Joel’s idea is essentially that one axis cannot describe all our sex- or gender-related brain and psychological characteristics accurately; instead, many axes are needed. For example, there would be one axis—running from small to large volume—for brain region A, another such axis for brain region B, and so on. If brain regions A and B are both larger in women than men on average, one person may have a relatively large region A but a relatively small region B, while another has a relatively small region A but a relatively large region B. In this case, we can’t say that one of these people is more feminine or masculine than the other—it depends on which brain feature we focus on. When there are multiple, independent axes like this, we can say there is a multidimensional space created by all these axes together. Joel argues that each of us occupies a unique location within this multidimensional space.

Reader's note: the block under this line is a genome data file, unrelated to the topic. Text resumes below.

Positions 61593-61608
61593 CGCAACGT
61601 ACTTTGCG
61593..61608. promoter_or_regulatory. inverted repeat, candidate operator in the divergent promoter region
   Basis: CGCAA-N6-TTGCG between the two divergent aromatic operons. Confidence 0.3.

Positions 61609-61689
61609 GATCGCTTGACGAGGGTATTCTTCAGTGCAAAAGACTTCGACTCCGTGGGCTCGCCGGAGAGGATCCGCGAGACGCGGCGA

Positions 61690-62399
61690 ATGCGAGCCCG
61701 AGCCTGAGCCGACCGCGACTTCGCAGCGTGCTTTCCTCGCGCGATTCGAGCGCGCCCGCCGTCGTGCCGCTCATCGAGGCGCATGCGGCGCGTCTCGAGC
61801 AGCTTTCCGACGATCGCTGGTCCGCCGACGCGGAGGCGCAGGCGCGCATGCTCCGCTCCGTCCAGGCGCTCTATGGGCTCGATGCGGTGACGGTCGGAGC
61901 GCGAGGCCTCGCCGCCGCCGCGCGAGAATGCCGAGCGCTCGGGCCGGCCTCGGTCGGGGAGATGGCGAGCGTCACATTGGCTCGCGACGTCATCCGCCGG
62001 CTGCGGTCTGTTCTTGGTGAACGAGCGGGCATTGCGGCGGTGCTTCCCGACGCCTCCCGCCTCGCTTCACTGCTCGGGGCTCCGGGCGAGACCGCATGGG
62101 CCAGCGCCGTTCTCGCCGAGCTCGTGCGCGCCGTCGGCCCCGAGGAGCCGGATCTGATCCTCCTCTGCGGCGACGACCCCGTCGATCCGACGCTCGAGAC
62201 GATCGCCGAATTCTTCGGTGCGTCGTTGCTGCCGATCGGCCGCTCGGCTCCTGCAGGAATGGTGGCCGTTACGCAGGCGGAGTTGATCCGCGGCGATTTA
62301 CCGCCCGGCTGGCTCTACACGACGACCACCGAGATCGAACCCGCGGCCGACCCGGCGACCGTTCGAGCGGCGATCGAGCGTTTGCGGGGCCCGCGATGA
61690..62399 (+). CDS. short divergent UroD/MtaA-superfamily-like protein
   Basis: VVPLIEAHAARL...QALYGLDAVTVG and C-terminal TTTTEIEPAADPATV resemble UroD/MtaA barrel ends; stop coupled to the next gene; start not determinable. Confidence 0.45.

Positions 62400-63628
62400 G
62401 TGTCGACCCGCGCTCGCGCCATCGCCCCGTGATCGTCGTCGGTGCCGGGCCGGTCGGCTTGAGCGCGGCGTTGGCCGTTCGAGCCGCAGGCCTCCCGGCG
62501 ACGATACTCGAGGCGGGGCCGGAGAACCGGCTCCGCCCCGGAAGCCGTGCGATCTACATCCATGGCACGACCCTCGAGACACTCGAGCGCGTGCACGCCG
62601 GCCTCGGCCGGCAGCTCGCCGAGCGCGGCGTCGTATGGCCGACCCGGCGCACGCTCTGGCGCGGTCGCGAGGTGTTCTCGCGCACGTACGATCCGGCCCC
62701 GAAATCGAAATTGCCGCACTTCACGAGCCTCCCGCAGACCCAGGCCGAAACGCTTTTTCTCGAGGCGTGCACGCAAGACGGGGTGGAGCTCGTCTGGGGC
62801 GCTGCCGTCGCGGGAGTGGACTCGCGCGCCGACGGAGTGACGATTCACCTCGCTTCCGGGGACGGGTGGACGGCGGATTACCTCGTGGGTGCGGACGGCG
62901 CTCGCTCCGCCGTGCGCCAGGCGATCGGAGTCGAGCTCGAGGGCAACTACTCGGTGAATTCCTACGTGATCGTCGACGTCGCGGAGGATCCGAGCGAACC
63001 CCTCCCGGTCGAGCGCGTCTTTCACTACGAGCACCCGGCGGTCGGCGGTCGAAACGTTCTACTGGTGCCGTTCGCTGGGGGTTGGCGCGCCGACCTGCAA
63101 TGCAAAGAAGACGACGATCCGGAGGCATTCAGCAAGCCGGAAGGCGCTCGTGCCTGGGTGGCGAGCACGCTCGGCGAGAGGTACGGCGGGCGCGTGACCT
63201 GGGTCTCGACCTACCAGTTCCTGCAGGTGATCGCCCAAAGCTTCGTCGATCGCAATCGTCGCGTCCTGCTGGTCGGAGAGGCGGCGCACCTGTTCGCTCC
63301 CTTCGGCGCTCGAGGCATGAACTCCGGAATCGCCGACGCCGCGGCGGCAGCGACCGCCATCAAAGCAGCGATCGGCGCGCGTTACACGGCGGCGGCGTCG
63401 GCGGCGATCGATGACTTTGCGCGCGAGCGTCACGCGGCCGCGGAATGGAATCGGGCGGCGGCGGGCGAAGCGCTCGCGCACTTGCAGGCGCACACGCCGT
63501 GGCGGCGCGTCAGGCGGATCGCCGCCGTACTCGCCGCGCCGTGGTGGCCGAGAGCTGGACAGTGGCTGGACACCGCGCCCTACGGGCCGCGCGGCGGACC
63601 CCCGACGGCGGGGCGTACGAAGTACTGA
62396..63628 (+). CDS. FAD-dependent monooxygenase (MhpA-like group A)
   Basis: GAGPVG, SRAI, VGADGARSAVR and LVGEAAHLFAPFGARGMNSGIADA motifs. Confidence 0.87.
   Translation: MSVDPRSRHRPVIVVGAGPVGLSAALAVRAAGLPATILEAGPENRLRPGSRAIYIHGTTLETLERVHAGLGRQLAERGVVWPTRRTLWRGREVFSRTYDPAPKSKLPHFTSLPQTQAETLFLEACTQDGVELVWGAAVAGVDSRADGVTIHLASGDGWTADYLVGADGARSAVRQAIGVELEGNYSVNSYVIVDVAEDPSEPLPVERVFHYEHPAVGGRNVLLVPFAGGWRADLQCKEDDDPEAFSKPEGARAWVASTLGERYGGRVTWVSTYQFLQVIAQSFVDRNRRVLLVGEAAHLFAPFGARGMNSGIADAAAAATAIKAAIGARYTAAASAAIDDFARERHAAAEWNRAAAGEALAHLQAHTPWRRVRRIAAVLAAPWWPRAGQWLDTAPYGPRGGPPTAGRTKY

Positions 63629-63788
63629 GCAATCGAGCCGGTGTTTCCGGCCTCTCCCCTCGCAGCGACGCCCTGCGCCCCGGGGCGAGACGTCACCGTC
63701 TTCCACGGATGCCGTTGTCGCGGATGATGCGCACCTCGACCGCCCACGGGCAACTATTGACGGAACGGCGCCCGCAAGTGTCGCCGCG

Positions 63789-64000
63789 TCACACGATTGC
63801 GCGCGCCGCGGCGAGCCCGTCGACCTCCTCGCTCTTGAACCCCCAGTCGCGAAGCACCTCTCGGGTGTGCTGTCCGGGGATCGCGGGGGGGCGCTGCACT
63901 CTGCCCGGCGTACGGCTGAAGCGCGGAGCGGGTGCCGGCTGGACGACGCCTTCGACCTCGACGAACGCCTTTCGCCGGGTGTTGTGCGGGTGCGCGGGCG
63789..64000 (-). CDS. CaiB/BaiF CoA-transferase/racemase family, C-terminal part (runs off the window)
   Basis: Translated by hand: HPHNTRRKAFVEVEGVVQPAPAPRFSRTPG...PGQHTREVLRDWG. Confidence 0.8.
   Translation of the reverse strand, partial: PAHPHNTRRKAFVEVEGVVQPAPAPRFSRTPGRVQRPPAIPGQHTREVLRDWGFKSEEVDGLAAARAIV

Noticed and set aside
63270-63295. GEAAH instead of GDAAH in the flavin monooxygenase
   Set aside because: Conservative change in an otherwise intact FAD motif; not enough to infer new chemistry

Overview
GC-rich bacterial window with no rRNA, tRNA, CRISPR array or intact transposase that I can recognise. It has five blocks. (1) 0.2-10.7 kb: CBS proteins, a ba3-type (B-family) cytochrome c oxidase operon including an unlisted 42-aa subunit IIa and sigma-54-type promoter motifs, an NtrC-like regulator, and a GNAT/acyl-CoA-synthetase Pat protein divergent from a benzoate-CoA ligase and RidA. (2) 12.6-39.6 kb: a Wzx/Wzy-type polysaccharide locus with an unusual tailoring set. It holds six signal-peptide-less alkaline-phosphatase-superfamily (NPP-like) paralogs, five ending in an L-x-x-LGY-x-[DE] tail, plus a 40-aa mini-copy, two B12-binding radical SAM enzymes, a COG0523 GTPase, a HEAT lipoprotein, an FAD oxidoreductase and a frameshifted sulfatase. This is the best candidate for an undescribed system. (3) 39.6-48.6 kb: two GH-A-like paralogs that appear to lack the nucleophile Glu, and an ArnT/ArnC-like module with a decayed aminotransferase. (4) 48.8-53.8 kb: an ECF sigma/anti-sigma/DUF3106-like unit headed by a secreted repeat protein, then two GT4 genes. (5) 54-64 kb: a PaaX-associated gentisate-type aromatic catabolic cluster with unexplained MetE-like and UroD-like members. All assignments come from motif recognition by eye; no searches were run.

Sliding Scales of Sex Characteristics
A more familiar and intuitive way for most people to think about these multiple axes might be by using several sliding scales, which most of us are familiar with from online surveys. With sliding scales, you can move the slider to any location along each axis, such as from strongly disagree to strongly agree:
I suggest that we indicate our biological sex characteristics using multiple, independent sliding scales. I also suggest that sliding scales can represent a wide variety of biological sex characteristics more accurately than either binary categories or a single spectrum, not only for brain and psychological characteristics but also for many other sex-related biological characteristics, including anatomical features that most people think are always simply female or male.